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Re: backintime




On Monday 21 January 2019 00:12:21 Rusi Mody wrote:

> On Saturday, January 19, 2019 at 8:30:05 PM UTC+5:30, David wrote:
> > On Sat, 19 Jan 2019 at 21:07, Andy Smith wrote:
> > > On Fri, Jan 18, 2019 at 10:29:49AM +0000, Jonathan Dowland wrote:
> > > > For those of you with decades of experience of CVS, you might as
> > > > well stick with it.
> > > >
> > > > For someone entirely new to VCSes, I would absolutely not
> > > > recommend CVS at all.
> > >
> > > Yes. After reading the various diversions into RCS and CVS history
> > > I was a little dismayed.
> >
> > Indeed, I also felt dismay at the idea that newcomers might follow
> > advice to start using these ancient, incredibly limited tools.
> >
> > I'd be surprised if any of the people advocating them aren't well
> > into retirement. I'm not trying to change their minds or opinions, I
> > totally understand wanting to stay with the familiar, because that
> > can be productive, and I absolutely agree with recommending the
> > use of version control, but I feel that recommending RCS or CVS for
> > new starters is extremely poor advice. The field of version control
> > has seriously moved on from those early tools, which were widely
> > abandoned and code migrated to more modern tools for legitimate
> > reasons. It's not a fad.
> >
> > Here's a discussion of GIT features vs CVS ... it's ten years old.
> > https://stackoverflow.com/questions/802573/difference-between-git-an
> >d-cvs/824241#824241
>
> Thats a good list of git-cvs comparison
> One can get similar lists for svn vs cvs etc
> https://stackoverflow.com/questions/1261/what-are-the-advantages-of-us
>ing-svn-over-cvs
>
> What does that have to do with Gene's needs/request?
>
> We can all agree with these facts
> rcs followed by cvs followed by svn followed by git
>
> From which follows the conclusion:
> git obsoletes svn obsoletes cvs obsoletes rcs
>
> Except that the last 'obsoletes' is wrong because rcs is so much
> simpler that it can be taken to solve a quite different problem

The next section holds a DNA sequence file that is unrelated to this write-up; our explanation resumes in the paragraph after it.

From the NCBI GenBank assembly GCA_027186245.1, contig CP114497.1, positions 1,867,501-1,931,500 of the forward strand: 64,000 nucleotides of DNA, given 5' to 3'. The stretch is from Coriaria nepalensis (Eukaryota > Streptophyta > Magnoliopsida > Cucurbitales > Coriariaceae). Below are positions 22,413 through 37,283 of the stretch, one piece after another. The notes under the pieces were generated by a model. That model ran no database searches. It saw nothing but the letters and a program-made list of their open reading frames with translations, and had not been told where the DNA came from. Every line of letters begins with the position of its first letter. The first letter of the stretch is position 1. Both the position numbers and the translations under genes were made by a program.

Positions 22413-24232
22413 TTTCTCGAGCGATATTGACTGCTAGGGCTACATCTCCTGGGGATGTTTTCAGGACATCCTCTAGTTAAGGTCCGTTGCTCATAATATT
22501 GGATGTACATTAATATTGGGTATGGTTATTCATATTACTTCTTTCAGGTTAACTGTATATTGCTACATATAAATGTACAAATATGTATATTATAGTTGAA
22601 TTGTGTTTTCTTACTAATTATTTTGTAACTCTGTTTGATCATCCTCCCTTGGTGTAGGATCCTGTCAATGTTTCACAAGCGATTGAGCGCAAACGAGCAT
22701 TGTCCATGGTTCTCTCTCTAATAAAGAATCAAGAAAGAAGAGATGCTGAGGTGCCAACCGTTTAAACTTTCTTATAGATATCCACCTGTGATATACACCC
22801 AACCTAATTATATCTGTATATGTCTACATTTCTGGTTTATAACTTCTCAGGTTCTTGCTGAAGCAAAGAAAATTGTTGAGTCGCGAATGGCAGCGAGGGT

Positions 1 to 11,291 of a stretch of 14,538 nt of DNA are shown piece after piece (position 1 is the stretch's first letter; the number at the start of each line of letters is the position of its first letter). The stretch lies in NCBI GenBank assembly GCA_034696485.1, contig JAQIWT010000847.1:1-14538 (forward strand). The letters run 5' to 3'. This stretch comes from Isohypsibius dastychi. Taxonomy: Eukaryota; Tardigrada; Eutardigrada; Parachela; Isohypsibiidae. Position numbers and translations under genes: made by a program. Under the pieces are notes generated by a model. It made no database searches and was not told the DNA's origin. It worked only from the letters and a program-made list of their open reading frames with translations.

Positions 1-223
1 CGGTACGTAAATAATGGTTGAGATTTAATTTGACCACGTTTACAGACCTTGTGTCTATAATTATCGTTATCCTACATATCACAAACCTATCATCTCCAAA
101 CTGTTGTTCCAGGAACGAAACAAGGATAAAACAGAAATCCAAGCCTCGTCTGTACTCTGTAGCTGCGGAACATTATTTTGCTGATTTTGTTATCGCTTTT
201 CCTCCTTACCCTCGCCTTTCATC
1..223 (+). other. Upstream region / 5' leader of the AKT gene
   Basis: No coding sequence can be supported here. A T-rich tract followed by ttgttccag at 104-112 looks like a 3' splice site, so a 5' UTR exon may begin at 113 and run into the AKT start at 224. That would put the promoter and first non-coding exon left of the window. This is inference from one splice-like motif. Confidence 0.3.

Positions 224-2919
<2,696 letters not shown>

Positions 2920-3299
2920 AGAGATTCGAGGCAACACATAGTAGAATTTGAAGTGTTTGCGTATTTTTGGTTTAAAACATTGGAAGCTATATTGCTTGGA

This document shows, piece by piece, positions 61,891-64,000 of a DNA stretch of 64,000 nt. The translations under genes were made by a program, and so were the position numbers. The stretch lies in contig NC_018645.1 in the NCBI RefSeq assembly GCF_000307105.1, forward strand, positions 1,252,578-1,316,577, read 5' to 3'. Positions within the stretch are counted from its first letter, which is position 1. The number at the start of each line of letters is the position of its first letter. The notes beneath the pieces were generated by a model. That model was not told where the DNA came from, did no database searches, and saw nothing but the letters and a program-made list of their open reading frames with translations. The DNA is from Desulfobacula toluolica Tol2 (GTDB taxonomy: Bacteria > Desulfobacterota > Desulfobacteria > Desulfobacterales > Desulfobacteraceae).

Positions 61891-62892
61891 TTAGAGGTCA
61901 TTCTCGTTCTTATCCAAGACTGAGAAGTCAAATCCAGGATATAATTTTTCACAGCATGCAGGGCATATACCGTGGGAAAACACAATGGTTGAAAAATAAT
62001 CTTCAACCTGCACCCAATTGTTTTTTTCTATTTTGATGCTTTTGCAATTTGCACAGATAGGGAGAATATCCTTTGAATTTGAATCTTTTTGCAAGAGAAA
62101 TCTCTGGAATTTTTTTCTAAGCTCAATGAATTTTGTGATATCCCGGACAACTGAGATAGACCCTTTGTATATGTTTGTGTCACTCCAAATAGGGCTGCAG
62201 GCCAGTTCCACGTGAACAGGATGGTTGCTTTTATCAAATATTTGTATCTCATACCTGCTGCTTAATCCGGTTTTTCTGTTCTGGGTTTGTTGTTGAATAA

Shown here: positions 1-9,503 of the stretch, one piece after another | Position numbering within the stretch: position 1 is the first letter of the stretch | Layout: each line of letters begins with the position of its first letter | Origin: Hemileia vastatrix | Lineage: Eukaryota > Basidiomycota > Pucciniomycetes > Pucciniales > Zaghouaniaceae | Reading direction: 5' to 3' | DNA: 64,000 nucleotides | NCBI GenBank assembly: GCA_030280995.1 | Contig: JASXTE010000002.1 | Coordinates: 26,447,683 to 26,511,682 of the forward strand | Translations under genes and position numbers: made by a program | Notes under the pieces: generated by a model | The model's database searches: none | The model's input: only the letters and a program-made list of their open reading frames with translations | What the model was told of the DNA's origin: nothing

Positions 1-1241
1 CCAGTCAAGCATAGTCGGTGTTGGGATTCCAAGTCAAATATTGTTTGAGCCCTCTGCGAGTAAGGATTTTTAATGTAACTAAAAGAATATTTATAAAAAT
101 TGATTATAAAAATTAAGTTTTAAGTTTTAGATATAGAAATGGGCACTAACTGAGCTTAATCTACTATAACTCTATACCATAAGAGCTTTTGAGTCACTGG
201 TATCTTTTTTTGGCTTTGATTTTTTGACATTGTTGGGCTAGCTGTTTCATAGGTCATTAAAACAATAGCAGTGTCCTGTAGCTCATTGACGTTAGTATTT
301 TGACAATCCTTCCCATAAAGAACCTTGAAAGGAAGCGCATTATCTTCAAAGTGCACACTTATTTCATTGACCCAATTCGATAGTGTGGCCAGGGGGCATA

> altogether
>
> To summarize the 1st 2nd 3rd version ideas from
> https://en.wikipedia.org/wiki/Revision_Control_System#Related_tools_an
>d_successors
>
> 1st gen : file based revisions (rcs)
> 2nd gen : client-server model, concurrency (the 'c' in cvs)
> Actually the first faltering steps towards
> multi-user, multi-machine, multi-location multi-OS etc usage
> (zillion other multis eg multi-line-ending support etc)
> 3rd gen : simplify client-server to peer2peer, disconnected usage,
> speed etc
>
> What features beyond 1st-gen are of any use to someone with Gene's
> usage scenario viz. a single-user, single (config) file on a single
> machine??
>
Finally, some understands the difference, thank you.  Finding the save-as 
stuff in geany, apparently disabled by default, is exactly the stuff I 
needed.

> Note that the fact that git is strongly biased towards projects
> (directories) rather than files has made people have this kind of
> discussion [see the accepted answer]
> https://stackoverflow.com/questions/11128434/how-can-i-use-git-to-trac
>k-versions-of-a-single-file
>
> And even try to implement zit:
>
> Note the blurb from
> https://git.wiki.kernel.org/index.php?title=Interfaces,_frontends,_and
>_tools#Zit
>
> | Zit by Giuseppe Bilotta is the Git-based single file content
> | tracker; it uses Git to independently track single files within a
> | directory; sort of like what RCS does, but with the power,
> | flexibility, elegance and ease of use of Git. Still in alpha stage.
> | You can get it from `git://git.oblomov.eu/zit`


Cheers, Gene Heskett
-- 
"There are four boxes to be used in defense of liberty:
 soap, ballot, jury, and ammo. Please use in that order."
-Ed Howdershelt (Author)
Genes Web page <http://geneslinuxbox.net:6309/gene>